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John Mahama’s tribute to the late Professor Ama Ata Aidoo

“There are two ways of spreading light,” says the celebrated American writer Edith Wharton, “to be the candle or the mirror that reflects it.”

Aunt Ama was the candle, and I have had the privilege of being one of the millions of mirrors across the globe that reflected the light that she, as the prime source, inspired and freely gifted the world.

Her literary works read like a primer: they were on the lips and ingrained in the minds of every school going boy or girl in secondary school. Among her classic works, The Dilemma of a Ghost and Changes were two of my favourites.

Anyone who had the pleasure of reading them was immediately hooked and immersed in a roller-coaster of emotions that only the best of literature can give.

The first time I had a close interaction with Aunt Ama was when I was Vice President and I was launching my own book, “My First Coup D’état.”

I had always appreciated her literary prowess, but my own book project made me appreciate Aunt Ama even more. Writing my book was an extremely tasking endeavour given that I had to combine with my office duties with this project. But Aunt Ama is not one to be easily satisfied.

When I hosted Ghanaian writers at my residence, she not only honoured my invitation but remarked, “I hope you are on your second book” to which I responded that I was too busy. She didn’t accept that but said, “you are never too busy to write a book.”

It always gave me a sense of great pride that she once served under our political tradition under the leadership of the late President Jerry John Rawlings in charge of Education.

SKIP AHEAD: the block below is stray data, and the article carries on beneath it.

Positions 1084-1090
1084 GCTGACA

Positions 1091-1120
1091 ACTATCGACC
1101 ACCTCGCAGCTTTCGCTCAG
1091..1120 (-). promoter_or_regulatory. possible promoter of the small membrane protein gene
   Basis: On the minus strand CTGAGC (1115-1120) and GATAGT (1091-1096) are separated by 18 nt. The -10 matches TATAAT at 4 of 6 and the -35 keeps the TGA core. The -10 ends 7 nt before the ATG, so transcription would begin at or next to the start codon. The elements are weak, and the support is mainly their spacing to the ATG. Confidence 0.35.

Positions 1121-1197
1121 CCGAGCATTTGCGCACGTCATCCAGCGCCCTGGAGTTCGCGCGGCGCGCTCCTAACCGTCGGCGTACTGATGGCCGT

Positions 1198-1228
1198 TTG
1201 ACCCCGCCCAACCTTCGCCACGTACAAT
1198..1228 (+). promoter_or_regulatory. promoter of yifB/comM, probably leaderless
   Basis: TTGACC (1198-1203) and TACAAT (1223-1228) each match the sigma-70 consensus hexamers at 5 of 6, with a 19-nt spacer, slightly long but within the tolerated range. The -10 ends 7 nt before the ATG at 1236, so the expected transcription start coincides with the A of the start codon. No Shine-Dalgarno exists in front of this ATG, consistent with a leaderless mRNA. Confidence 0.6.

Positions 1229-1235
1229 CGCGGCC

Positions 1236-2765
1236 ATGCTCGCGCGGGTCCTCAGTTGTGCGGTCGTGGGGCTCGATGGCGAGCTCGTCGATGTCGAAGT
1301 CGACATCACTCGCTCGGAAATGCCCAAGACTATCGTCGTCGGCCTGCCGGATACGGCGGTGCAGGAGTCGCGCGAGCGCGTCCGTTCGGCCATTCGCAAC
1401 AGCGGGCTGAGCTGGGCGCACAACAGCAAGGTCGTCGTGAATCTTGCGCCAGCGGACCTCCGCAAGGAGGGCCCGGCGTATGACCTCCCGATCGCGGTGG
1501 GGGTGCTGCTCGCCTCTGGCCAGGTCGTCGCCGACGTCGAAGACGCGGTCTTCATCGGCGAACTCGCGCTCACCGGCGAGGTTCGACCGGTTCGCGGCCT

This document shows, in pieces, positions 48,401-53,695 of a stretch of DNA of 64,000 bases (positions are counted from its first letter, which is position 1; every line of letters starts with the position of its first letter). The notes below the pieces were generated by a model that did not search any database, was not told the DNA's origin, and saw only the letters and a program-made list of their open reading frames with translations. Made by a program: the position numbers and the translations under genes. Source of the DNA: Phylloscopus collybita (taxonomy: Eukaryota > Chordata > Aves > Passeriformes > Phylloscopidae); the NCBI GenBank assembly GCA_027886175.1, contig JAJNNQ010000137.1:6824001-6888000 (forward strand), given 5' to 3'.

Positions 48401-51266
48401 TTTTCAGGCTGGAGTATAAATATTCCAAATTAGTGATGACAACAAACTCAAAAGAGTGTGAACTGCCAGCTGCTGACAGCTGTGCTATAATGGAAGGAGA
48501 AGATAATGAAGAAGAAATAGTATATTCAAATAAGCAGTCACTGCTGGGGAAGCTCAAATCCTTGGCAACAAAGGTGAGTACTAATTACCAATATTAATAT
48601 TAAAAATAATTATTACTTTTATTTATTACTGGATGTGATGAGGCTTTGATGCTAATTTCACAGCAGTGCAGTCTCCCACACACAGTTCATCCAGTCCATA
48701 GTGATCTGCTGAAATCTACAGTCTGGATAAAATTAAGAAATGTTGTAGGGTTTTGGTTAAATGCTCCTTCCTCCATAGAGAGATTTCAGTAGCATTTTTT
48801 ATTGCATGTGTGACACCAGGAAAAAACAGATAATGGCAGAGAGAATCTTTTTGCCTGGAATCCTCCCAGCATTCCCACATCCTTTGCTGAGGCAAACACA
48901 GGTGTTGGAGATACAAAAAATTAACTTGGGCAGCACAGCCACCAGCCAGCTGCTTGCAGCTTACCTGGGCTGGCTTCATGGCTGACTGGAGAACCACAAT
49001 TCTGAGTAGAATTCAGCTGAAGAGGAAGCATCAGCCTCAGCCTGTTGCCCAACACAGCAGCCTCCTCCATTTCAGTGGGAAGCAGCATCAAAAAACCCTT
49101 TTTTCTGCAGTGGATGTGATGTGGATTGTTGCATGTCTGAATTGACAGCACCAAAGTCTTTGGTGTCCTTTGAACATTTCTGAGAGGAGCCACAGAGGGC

Being the passionate, humane person that she was, she could not accept that even in those arduous days of economic recovery, we could not make education free for all, thus causing her to resign from the position.

It is on hindsight, perhaps, not surprising that, when Ghana transitioned into the 4th Republican Democracy, President Rawlings oversaw a new Constitution that made provision for education, once the resources and required structures had been put in place, to be free – beginning from the basic level, through secondary to the tertiary.

The words of Irving Berlin echoes even strongly: “the song is ended, but the melody lingers on.” Aunt Ama, your voice lingers on. I can still hear your call for me to do my second book. You will be happy to learn that I have started.

You are gone today, but I will complete the second book as you requested. Thank you for your service to our nation, to your continent and to the world.

May your journey to the afterlife be filled with peace, love, and light, and may your memory live in our hearts eternally.

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